139. Sakakura C, Hamada T, Miyagawa K, et al. Quantitative analysis of tumor-derived methylated RUNX3 sequences in the serum of gastric cancer patients. Anticancer Res 2009;29:2619-25. [PubMed]
  140. Valladares-Ayerbes M, Reboredo M, Medina-Villaamil V, et al. Circulating miR-200c as a diagnostic and prognostic biomarker for gastric cancer. J Transl Med 2012;10:186. [PubMed]
  141. Li C, Li JF, Cai Q, et al. miRNA-199a-3p in plasma as a potential diagnostic biomarker for gastric cancer. Ann Surg Oncol 2013;20 Suppl 3:S397-405. [PubMed]
  142. Li BS, Zuo QF, Zhao YL, et al. MicroRNA-25 promotes gastric cancer migration, invasion and proliferation by directly targeting transducer of ERBB2, 1 and correlates with poor survival. Oncogene 2015;34:2556-65. [PubMed]
  143. Kosaka N, Iguchi H, Yoshioka Y, et al. Secretory mechanisms and intercellular transfer of microRNAs in living cells. J Biol Chem 2010;285:17442-52. [PubMed]
  144. Thakur BK, Zhang H, Becker A, et al. Double-stranded DNA in exosomes: a novel biomarker in cancer detection. Cell Res 2014;24:766-9. [PubMed]
  145. Arita T, Ichikawa D, Konishi H, et al. Circulating long non-coding RNAs in plasma of patients with gastric cancer. Anticancer Res 2013;33:3185-93. [PubMed]
  146. Zeng X, Shi H, Wang J, et al. Long noncoding RNA aberrant expression profiles after cytoreductive surgery and hyperthermic intraperitoneal chemotherapy of AGC ascertained by microarray analysis. Tumour Biol 2015;36:5021-9. [PubMed]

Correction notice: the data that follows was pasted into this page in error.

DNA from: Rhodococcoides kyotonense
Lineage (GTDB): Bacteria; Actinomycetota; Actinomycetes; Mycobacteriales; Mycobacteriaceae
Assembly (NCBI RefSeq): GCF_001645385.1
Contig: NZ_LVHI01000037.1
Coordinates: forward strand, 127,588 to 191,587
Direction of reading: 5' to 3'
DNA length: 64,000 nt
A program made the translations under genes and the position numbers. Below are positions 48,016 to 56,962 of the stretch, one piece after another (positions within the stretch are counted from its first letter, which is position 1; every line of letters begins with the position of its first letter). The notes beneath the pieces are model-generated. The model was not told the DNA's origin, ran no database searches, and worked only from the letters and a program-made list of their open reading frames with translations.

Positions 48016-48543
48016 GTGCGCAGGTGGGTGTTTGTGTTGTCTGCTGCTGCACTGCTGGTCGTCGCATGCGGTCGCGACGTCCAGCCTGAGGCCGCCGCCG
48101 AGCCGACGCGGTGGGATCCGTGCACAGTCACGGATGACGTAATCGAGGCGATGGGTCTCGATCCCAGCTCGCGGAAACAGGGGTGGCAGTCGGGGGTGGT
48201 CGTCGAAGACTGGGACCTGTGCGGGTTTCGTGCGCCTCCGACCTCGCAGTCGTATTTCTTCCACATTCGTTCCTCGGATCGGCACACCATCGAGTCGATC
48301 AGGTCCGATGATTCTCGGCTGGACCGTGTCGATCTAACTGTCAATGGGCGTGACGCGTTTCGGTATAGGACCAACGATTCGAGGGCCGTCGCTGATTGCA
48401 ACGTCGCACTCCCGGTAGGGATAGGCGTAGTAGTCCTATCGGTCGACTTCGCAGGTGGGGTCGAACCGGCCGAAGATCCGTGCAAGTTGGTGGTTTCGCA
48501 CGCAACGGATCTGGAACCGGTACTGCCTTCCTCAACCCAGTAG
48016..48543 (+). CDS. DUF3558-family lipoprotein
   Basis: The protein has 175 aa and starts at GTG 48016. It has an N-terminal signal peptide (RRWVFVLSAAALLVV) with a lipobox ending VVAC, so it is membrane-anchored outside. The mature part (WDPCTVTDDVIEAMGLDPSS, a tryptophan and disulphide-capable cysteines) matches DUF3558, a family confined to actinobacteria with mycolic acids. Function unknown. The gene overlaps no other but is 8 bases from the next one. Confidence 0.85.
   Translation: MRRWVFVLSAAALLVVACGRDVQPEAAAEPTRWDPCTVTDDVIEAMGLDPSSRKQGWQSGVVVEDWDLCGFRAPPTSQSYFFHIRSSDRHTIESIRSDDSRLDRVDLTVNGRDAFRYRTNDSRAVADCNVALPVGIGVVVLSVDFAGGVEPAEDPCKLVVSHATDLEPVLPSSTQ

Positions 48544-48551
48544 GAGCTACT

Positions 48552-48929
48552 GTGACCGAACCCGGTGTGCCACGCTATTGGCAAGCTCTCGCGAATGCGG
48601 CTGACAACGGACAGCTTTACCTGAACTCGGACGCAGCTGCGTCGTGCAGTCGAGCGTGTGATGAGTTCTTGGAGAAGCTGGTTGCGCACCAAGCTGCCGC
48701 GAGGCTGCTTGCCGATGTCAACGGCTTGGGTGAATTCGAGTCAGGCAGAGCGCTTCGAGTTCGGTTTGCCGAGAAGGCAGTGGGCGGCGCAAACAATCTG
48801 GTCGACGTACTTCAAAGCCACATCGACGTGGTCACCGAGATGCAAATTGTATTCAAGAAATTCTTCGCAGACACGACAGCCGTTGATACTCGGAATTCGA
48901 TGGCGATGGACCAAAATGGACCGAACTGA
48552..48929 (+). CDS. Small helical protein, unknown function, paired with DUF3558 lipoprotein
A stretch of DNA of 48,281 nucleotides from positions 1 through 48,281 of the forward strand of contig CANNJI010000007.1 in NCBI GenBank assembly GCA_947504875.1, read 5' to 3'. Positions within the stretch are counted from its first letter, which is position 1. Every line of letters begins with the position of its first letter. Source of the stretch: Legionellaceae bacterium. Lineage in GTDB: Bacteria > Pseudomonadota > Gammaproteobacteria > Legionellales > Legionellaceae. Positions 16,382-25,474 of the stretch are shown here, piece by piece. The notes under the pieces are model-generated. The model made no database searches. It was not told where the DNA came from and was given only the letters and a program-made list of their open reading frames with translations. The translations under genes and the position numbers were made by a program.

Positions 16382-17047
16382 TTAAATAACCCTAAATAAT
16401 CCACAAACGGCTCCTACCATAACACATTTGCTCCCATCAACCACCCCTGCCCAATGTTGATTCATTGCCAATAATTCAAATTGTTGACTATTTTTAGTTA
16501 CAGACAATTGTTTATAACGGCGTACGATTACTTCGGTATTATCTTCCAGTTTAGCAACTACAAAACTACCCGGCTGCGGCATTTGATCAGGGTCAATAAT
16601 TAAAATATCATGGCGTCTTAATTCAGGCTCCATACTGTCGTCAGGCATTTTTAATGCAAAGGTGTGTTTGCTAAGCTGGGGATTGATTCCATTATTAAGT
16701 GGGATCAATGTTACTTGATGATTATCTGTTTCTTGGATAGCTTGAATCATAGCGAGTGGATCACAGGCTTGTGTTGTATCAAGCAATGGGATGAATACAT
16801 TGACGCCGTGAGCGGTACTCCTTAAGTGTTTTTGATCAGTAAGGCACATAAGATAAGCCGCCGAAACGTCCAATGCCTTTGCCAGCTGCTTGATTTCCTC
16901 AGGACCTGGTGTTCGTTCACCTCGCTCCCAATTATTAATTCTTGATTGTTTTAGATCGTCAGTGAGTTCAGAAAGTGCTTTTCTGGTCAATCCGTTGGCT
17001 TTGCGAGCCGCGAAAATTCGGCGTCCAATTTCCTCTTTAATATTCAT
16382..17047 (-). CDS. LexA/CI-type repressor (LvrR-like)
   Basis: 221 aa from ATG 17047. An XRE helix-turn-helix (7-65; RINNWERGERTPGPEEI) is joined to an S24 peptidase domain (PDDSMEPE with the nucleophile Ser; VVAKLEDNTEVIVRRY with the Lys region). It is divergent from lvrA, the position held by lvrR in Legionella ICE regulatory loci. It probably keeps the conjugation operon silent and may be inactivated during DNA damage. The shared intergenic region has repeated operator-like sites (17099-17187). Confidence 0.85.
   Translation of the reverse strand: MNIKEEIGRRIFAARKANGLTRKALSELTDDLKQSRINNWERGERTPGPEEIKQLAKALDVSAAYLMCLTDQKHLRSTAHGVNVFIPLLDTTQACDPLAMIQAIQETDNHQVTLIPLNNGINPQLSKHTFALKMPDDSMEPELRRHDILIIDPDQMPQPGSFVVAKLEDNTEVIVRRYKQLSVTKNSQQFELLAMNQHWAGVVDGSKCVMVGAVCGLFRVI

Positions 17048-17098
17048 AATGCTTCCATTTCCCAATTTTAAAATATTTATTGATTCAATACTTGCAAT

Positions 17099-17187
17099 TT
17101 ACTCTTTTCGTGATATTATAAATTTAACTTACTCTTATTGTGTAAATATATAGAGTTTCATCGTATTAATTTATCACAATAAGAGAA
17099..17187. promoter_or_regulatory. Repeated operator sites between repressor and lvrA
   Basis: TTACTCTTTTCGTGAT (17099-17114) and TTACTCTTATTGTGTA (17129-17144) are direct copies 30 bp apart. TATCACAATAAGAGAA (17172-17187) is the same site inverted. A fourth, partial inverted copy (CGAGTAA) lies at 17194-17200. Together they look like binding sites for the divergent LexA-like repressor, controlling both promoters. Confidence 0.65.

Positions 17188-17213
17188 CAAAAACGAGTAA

147. Li Q, Shao Y, Zhang X, et al. Plasma long noncoding RNA protected by exosomes as a potential stable biomarker for gastric cancer. Tumour Biol 2015;36:2007-12. [PubMed]
  148. Li P, Chen S, Chen H, et al. Using circular RNA as a novel type of biomarker in the screening of gastric cancer. Clin Chim Acta 2015;444:132-6. [PubMed]
  149. Dong L, Qi P, Xu MD, et al. Circulating CUDR, LSINCT-5 and PTENP1 long noncoding RNAs in sera distinguish patients with gastric cancer from healthy controls. Int J Cancer 2015;137:1128-35. [PubMed]
  150. Cohen SJ, Punt CJ, Iannotti N, et al. Relationship of circulating tumor cells to tumor response, progression-free survival, and overall survival in patients with metastatic colorectal cancer. J Clin Oncol 2008;26:3213-21. [PubMed]
  151. Cohen SJ, Punt CJ, Iannotti N, et al. Prognostic significance of circulating tumor cells in patients with metastatic colorectal cancer. Ann Oncol 2009;20:1223-9. [PubMed]
  152. Ashworth TR. A case of cancer in which cells similar to those in the tumours were seen in the blood after death. Aus Med J 1869;14:146-9.
  153. Cristofanilli M, Budd GT, Ellis MJ, et al. Circulating tumor cells, disease progression, and survival in metastatic breast cancer. N Engl J Med 2004;351:781-91. [PubMed]
  154. Bidard FC, Peeters DJ, Fehm T, et al. Clinical validity of circulating tumour cells in patients with metastatic breast cancer: a pooled analysis of individual patient data. Lancet Oncol 2014;15:406-14. [PubMed]
  155. Yie SM, Lou B, Ye SR, et al. Detection of survivin-expressing circulating cancer cells (CCCs) in peripheral blood of patients with gastric and colorectal cancer reveals high risks of relapse. Ann Surg Oncol 2008;15:3073-82. [PubMed]
  156. Mimori K, Fukagawa T, Kosaka Y, et al. A large-scale study of MT1-MMP as a marker for isolated tumor cells in peripheral blood and bone marrow in gastric cancer cases. Ann Surg Oncol 2008;15:2934-42. [PubMed]
Cite this article as: Mi L, Ji X, Ji J. Prognostic biomarker in advanced gastric cancer. Transl Gastrointest Cancer 2016;5(1):16-29. doi: 10.3978/j.issn.2224-4778.2016.01.02